South Sudan: SPLM-IO rejoins ruling party as president asks Machar to return


South Sudan’s First Vice President and former rebel Taban Deng Gai on Monday formally merged his party with the ruling Sudan People’s Liberation Movement (SPLM).

The move is designed to strengthen the legitimacy of Salva Kiir’s regime at a time when political divisions are intensifying once again. On Monday, President Salva Kiir also publicly his forgiveness of rebel leader Riek Machar and asked him to return to South Sudan.

Deng merges SPLM-IO with ruling party

Taban Deng Gai, a former rebel and ally of Riek Machar in the SPLM-IO, took over from Macher as South Sudan’s vice president in 2016 after the pair fell out and split the rebel group in two. Both factions under Deng and Machar held on to the name SPLM-IO but Deng’s supporters abandoned the rebel cause to support President Salva Kiir’s regime.

Now, Deng is merging his faction with the ruling party in an attempt to strengthen Kiir’s position in power.

Kiir calls for Machar return

Meanwhile, the president is calling on rebel leader Riek Machar – who is currently under house arrest in South Africa – to return to South Sudan. Speaking to the Holland-based Radio Tamazuj, Kiir said in a recording: “I said you bring Riek Machar to Juba here. Bring him to Juba and I will guarantee his safety, and I will protect him with the national army.”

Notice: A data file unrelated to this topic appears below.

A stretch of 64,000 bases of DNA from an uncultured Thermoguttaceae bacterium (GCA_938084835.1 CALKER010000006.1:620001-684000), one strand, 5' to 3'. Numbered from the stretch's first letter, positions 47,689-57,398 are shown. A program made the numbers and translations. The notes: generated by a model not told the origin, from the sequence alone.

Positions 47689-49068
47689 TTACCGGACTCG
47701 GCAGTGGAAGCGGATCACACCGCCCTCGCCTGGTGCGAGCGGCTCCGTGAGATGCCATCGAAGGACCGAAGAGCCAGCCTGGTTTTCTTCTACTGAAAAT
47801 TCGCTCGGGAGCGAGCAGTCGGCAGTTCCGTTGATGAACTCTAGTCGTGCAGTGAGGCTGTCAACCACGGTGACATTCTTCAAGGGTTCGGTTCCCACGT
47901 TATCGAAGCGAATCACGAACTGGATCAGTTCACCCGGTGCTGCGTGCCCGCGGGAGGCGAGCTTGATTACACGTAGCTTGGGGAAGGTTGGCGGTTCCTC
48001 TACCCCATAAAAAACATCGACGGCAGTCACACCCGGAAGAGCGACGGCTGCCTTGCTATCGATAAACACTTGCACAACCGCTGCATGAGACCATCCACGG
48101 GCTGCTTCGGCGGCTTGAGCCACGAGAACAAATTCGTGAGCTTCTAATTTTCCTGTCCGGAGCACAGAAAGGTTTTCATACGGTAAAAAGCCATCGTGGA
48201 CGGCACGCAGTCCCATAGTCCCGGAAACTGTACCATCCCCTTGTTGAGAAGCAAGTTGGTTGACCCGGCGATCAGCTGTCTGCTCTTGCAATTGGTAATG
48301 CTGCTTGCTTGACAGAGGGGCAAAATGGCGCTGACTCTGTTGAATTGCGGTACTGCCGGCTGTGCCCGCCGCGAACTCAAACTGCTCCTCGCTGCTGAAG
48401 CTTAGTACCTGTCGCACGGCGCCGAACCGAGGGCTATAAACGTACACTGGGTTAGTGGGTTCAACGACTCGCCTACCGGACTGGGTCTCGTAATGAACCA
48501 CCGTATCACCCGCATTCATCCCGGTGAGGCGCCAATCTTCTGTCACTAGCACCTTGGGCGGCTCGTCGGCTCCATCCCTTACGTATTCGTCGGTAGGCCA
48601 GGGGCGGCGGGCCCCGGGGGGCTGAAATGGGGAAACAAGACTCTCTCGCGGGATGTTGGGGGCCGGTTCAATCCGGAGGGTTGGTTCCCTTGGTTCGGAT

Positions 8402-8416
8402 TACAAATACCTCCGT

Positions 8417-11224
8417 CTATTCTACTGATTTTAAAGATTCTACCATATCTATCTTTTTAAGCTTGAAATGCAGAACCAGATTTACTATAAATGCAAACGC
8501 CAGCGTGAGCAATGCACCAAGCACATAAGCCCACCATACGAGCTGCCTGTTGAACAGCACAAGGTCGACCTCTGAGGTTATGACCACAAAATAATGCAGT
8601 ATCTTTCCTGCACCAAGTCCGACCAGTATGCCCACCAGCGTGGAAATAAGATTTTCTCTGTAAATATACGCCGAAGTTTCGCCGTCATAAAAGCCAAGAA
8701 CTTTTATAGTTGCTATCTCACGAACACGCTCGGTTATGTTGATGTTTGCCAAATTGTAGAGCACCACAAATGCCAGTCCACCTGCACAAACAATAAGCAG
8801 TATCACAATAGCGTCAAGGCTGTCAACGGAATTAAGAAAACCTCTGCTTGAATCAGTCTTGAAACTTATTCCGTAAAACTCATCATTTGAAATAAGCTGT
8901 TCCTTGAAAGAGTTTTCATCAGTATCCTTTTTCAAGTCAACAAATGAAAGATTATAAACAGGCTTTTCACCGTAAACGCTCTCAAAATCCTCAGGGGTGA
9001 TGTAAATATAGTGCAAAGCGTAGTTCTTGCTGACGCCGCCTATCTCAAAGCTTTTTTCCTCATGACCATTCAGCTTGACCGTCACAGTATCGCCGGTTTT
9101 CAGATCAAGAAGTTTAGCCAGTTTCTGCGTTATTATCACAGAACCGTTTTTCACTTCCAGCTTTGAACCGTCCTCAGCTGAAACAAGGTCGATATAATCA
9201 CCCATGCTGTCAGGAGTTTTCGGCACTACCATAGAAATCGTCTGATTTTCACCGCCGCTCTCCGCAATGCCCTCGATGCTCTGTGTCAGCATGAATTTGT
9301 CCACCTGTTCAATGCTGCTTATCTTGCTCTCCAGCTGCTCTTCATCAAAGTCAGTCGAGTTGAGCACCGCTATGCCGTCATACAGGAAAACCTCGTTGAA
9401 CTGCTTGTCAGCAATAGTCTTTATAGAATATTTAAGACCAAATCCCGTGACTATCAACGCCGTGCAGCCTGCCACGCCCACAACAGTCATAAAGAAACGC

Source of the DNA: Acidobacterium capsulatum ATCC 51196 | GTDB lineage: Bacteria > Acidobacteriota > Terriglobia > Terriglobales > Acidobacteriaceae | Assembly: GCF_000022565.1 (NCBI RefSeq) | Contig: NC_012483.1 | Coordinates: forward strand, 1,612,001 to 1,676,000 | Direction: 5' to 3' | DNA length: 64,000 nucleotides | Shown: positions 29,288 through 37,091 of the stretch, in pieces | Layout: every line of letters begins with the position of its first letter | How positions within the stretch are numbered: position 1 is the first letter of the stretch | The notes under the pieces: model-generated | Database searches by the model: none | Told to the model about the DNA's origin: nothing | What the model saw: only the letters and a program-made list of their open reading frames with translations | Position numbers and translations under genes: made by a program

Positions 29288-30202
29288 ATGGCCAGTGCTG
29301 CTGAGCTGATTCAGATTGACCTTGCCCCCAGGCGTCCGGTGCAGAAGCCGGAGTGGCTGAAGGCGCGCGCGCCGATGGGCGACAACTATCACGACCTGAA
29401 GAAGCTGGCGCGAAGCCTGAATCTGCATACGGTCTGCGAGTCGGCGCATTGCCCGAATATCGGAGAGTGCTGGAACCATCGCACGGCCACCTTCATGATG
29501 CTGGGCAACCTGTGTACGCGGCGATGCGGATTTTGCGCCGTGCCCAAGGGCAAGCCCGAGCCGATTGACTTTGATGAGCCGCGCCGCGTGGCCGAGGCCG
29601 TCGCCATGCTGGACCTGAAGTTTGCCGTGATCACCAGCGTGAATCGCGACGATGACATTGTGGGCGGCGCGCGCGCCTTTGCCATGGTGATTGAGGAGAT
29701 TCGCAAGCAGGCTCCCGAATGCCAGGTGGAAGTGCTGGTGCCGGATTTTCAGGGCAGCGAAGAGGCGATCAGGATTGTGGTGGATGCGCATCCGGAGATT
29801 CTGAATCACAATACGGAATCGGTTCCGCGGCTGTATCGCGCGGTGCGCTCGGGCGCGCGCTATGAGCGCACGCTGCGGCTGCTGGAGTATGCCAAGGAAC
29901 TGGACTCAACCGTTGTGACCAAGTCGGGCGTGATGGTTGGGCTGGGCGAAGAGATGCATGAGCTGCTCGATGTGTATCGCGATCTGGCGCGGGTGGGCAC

“Nobody would believe that I would call for Riek to be brought, but I said bring him because Riek is a citizen of SouthSudan. What we are doing here is forgiveness. Riek is a citizen of South Sudan and he will return,” he added.

Featured image: By Jill Craig (VOA) – South Sudan’s First Vice President Says Country Is ‘Peaceful and Quiet’, Public Domain,

About Aaron Brooks

Aaron Brooks is a UK journalist who wants to cut out the international agendas in news. Spending his early years in both England and Northern Ireland he saw the difference between reality and media coverage at an early age. After graduating from the University of Chester with a BA in journalism, his travels revealed just how large the gap between news and the real world can be. As Editor-in-Chief at East Africa Monitor, it’s his job to provide a balanced view of what’s going on in the region for English-speaking audiences.